Chapter - 4, Relations

Section - 4.1 - Ordered Pairs and Cartesian Products


Summary

  • Ordered Pair:
    • Lets take an example. Suppose means “x is capital city of country y”. The pair is considered as an ordered pair since .
    • In an ordered pair , is called first coordinate and is called second coordinate.
  • Cartesian Product:
    Suppose and are sets. Then the Cartesian product of and , denoted , is the set of all ordered pairs in which the first coordinate is an element of A and the second is an element of B. In other words,
    .
  • Suppose and are sets, then:
    • .
    • .
    • .
    • .
    • .
  • Suppose and are sets. Then = iff either or .
  • Truth set of a statement:
    Suppose is a statement with two free variables in which ranges over a set and ranges over another set . Then is the set of all assignments to and that make sense in the statement . The truth set of is the subset of consisting of those assignments that make the statement come out true. Thus,
    truth set of

Soln1

(a)

(b)


Soln2

(a) .

(b) .


Soln3

It requires plotting points in the plane. So leaving it :)


Soln4

, , , and

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(a)


Thus, .

(b)


.

Thus,

(c)


Thus, .

(d)


Thus,

(e) and , thus .


Soln5

Proof for:

()Let be an arbitrary element of . Thus is an ordered pair with in first coordinate and second coordinate in . Thus can be either in or in . Thus we have following cases:

  • Case 1: :
    Thus we can say that . It follows that .

  • Case 2: :
    Thus we can say that . It follows that .

Thus from both cases, if , then .

()Suppose . Thus we have two cases:

  • Case 1: :
    Thus and . Since , it follows that . Now since and , it follows that .

  • Case 2: :
    Thus and . Since , it follows that . Now since and , it follows that .

Thus from both cases, if , then .

Thus from both directions .

Proof for:

()Let be an arbitrary element of . Thus and . It follows that , or . Similarly, since , it follows . Thus .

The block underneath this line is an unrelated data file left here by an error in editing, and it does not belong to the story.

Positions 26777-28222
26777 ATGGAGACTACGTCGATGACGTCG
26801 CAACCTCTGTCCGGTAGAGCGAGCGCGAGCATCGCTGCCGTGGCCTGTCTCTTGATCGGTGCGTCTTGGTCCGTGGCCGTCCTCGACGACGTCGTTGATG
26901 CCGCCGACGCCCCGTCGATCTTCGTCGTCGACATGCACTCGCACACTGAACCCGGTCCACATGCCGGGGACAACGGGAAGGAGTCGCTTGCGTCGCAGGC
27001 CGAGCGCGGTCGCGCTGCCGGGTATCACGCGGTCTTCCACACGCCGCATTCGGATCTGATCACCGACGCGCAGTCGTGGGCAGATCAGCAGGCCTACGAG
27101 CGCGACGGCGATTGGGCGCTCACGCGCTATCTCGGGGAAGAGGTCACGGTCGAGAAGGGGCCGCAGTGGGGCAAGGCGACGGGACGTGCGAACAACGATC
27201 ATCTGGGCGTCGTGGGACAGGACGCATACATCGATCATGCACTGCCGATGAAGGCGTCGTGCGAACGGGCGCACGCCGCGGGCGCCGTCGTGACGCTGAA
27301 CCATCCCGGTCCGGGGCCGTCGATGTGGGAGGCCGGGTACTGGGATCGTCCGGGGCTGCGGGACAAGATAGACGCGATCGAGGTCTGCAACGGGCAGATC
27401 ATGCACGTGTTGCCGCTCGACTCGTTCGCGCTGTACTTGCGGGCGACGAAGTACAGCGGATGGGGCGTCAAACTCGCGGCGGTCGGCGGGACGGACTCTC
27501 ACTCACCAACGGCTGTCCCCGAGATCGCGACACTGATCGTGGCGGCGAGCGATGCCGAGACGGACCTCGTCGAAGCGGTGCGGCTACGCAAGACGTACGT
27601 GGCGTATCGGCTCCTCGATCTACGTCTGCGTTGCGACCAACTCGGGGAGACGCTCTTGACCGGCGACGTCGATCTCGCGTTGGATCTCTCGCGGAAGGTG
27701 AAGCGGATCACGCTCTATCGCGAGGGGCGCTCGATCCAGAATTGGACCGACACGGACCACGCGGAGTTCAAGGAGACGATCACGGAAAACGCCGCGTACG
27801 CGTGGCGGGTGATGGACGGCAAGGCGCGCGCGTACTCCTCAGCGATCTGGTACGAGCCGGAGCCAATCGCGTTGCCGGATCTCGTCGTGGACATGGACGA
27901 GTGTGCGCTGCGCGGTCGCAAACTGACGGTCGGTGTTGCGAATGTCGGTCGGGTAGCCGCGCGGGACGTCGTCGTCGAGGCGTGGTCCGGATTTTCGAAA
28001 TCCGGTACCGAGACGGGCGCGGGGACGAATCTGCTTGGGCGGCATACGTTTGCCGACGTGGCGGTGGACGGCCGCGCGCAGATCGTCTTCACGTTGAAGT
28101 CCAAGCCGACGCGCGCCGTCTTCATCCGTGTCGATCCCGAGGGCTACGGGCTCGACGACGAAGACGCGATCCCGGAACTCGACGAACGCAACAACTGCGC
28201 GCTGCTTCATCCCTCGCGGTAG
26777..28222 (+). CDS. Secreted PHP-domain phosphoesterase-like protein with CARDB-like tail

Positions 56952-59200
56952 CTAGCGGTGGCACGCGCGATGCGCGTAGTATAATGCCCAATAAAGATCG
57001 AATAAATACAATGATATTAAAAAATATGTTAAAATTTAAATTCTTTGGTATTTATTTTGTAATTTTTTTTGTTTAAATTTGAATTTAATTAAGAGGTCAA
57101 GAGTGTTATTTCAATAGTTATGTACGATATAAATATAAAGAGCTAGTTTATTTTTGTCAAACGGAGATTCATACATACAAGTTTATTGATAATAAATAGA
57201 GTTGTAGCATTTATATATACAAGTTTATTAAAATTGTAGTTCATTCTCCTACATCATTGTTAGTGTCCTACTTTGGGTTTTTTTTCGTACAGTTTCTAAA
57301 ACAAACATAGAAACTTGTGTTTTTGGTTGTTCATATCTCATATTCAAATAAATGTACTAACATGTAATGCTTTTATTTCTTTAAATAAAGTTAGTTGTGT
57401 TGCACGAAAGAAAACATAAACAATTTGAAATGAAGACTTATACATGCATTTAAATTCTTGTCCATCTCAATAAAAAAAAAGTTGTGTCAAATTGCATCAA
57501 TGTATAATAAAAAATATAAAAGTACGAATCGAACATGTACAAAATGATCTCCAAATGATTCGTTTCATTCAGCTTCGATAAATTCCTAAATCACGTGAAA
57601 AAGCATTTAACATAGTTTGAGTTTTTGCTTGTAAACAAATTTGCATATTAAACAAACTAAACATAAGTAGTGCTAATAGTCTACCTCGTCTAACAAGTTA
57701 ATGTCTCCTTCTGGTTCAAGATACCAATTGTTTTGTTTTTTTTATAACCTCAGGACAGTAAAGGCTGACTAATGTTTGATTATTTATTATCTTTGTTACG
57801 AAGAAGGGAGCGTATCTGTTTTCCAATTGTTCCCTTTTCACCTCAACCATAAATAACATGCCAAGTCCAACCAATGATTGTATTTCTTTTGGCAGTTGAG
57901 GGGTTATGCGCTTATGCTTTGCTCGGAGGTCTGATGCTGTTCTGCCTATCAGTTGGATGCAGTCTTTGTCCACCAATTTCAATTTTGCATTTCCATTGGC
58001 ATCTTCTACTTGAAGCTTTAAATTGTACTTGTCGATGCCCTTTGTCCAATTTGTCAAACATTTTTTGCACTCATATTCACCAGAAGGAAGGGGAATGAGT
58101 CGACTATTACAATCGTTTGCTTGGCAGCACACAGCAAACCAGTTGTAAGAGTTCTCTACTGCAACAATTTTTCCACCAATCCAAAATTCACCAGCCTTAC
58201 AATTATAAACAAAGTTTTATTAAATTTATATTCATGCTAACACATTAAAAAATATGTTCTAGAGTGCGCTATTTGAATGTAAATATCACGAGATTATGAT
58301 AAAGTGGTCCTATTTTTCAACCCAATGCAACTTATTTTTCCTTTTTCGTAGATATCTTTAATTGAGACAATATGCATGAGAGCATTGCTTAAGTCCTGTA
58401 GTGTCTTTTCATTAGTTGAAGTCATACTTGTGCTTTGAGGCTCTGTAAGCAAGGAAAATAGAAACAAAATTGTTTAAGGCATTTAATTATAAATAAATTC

()Let be an arbitrary element of . Thus , it follows that . Similarly, since , it follows that . Thus we have .

Thus from both directions we have .


Soln6

It does not cover all the possible cases. Following cases are missed:

  • Case 1: .
  • Case 2: .

Soln7 .


Soln8

Theorem is correct.

A×(B\C) = (A×B)(A×C)

()Suppose . Thus and . It follows that , but . Thus .

()Suppose . Thus and . Since and , it follows that . Thus and , or . Thus we have .

Since is arbitrary, we can conclude that .


Soln9

()Suppose . Thus and . Since , it follows that and . Since , we can have following possible cases:

  • Case 1: :
    Since and , it follows that . Thus .

  • Case 2: :
    Since and , it follows that . Thus .

Thus from both cases, .

()Suppose . Thus we have following cases:

  • Case 1: .
    Here since and , it follows that . Also since , it follows that . Thus we have, and . It follows that .

  • Case 2: .
    Here since and , it follows that . Also since , it follows that . Thus we have, and . It follows that .

Thus from both cases, .

Thus from both directions, we have .


Soln10

Suppose . Suppose . It follows that . Thus there are following cases:

  • Case 1: :
    Since , it follows that .

  • Case 2: : Since , it follows that .

Thus either , or .


Soln11

(a)

Suppose . Thus there atleast exists an such that . Thus and . Since , it follows . Similarly, since , it follows . Thus . Since is arbitrary, it follows that .

(b)

∪p∈PCp =(∪i∈IAi)×(∪i∈IBi)

()Suppose . Thus exist in atleast one of the set, say such that . Thus and . It follows that and . Thus we have . Since is arbitrary, it follows that .

()Suppose . Thus such that and such that . Thus , or where . Since and , it follows that , or . Now, since and , it follows that . Since is arbitrary, it follows that .

Thus, from both directions we have: .


Soln12

The theorem and proof both are not correct. It does not consider if some of the sets or are empty.